Last Thursday, a mob nearly killed two Muslims in Uttar Pradesh’s Karhal town.
The two men, 55-year-old Mohammad Shafiq and 27-year-old Mohammad Kalam, were skinning a cow when they were accused of slaughtering the animal. Very rapidly, a mob of 1,000-1,500 people, according to police estimates, converged on the spot, a stretch of open land next to a small irrigation canal just beyond a predominantly Hindu basti.
Shafiq and Kalam, who work as butchers, were stripped and beaten. A police party that attempted to control the crowd was roughed up as well. Three of its vehicles – a jeep, a Bolero and a motorcycle – were burnt. After the police succeeded in rescuing Shafiq and Kalam, the mob loaded the cow onto a cart and paraded it through Karhal.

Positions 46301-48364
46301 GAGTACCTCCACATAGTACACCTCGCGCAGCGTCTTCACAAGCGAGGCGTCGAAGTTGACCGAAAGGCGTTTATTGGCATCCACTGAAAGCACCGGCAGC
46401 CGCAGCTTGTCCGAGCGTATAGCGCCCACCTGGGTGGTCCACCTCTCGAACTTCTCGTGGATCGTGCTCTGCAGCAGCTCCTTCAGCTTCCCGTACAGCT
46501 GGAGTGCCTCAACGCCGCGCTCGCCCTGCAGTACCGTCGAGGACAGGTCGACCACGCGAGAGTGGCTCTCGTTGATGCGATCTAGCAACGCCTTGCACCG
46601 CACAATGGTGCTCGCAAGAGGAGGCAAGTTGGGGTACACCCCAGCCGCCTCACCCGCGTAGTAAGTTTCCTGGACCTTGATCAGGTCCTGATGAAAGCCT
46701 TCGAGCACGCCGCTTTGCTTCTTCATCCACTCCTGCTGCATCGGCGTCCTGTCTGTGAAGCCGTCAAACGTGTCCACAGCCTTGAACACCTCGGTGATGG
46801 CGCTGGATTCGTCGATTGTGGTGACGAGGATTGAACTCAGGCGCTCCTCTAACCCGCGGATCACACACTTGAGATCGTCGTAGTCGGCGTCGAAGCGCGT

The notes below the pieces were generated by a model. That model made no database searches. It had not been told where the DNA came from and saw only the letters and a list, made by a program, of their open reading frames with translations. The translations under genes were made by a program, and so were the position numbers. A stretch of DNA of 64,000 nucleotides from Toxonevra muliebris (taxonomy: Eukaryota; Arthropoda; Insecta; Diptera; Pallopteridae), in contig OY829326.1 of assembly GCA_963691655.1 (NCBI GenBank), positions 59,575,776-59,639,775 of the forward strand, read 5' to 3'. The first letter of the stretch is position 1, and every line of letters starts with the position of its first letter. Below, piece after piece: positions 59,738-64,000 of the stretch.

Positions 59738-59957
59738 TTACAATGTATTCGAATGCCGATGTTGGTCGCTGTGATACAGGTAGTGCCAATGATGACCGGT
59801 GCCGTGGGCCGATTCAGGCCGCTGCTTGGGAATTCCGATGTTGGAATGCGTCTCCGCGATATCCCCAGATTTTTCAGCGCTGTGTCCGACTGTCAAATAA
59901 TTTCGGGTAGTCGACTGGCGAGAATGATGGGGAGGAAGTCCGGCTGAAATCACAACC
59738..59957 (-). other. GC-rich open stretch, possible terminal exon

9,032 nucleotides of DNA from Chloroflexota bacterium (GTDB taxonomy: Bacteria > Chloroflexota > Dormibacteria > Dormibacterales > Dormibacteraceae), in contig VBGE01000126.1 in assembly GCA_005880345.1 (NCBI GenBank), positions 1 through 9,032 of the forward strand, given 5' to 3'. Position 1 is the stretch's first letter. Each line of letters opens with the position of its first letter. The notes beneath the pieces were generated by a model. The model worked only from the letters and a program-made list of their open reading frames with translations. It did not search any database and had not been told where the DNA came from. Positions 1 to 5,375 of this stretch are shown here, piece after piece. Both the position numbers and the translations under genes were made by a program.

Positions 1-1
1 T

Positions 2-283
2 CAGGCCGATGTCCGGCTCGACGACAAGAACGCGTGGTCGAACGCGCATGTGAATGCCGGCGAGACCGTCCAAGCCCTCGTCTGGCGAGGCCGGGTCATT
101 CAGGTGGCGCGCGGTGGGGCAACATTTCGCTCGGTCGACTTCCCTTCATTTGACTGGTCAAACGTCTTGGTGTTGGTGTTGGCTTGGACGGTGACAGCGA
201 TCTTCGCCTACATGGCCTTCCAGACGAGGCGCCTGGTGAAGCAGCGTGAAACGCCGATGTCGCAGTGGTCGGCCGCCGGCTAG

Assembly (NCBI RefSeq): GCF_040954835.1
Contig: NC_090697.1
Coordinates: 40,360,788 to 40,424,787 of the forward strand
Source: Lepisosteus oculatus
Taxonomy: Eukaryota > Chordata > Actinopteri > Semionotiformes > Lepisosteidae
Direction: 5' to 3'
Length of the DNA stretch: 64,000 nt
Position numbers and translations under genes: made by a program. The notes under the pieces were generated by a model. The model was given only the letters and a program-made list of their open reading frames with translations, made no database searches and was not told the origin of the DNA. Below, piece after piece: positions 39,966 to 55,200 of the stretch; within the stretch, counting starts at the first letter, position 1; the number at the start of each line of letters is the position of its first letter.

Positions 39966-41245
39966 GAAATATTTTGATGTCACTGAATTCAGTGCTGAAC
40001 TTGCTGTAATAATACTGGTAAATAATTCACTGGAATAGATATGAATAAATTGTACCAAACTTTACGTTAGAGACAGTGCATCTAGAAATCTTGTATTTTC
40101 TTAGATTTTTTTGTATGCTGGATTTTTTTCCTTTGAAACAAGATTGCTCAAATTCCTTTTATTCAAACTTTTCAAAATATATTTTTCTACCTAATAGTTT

Along the way, it looted the vegetable market, ransacked and torched shops belonging to Muslims, and burnt an effigy of Samajwadi Party leader Azam Khan.
As such, the event raised several questions. Why would a hitherto peaceful town see such violence? Why were people claiming the cow — certifiably dead when it was wheeled away — had been killed? Why did all this happen on a day the local police station was bound to be deserted?
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